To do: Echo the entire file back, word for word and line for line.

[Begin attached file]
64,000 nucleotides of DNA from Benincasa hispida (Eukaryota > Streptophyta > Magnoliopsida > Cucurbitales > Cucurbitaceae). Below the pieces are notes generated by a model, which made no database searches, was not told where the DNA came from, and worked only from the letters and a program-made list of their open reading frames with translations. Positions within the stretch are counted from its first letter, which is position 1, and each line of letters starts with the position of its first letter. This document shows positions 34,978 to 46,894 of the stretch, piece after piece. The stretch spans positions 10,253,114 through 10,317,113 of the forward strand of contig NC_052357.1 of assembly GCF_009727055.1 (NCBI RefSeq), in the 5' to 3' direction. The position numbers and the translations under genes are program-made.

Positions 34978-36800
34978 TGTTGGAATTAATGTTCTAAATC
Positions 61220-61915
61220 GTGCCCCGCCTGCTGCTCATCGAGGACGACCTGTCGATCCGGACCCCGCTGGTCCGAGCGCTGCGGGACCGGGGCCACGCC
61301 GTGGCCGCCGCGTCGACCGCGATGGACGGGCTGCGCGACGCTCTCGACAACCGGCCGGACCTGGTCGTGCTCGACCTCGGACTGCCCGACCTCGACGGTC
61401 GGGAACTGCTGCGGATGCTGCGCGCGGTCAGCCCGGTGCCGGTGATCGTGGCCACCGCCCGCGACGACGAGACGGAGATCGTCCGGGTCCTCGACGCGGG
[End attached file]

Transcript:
64,000 nucleotides of DNA from Benincasa hispida (Eukaryota > Streptophyta > Magnoliopsida > Cucurbitales > Cucurbitaceae). Below the pieces are notes generated by a model, which made no database searches, was not told where the DNA came from, and worked only from the letters and a program-made list of their open reading frames with translations. Positions within the stretch are counted from its first letter, which is position 1, and each line of letters starts with the position of its first letter. This document shows positions 34,978 to 46,894 of the stretch, piece after piece. The stretch spans positions 10,253,114 through 10,317,113 of the forward strand of contig NC_052357.1 of assembly GCF_009727055.1 (NCBI RefSeq), in the 5' to 3' direction. The position numbers and the translations under genes are program-made.

Positions 34978-36800
34978 TGTTGGAATTAATGTTCTAAATC
Positions 61220-61915
61220 GTGCCCCGCCTGCTGCTCATCGAGGACGACCTGTCGATCCGGACCCCGCTGGTCCGAGCGCTGCGGGACCGGGGCCACGCC
61301 GTGGCCGCCGCGTCGACCGCGATGGACGGGCTGCGCGACGCTCTCGACAACCGGCCGGACCTGGTCGTGCTCGACCTCGGACTGCCCGACCTCGACGGTC
61401 GGGAACTGCTGCGGATGCTGCGCGCGGTCAGCCCGGTGCCGGTGATCGTGGCCACCGCCCGCGACGACGAGACGGAGATCGTCCGGGTCCTCGACGCGGG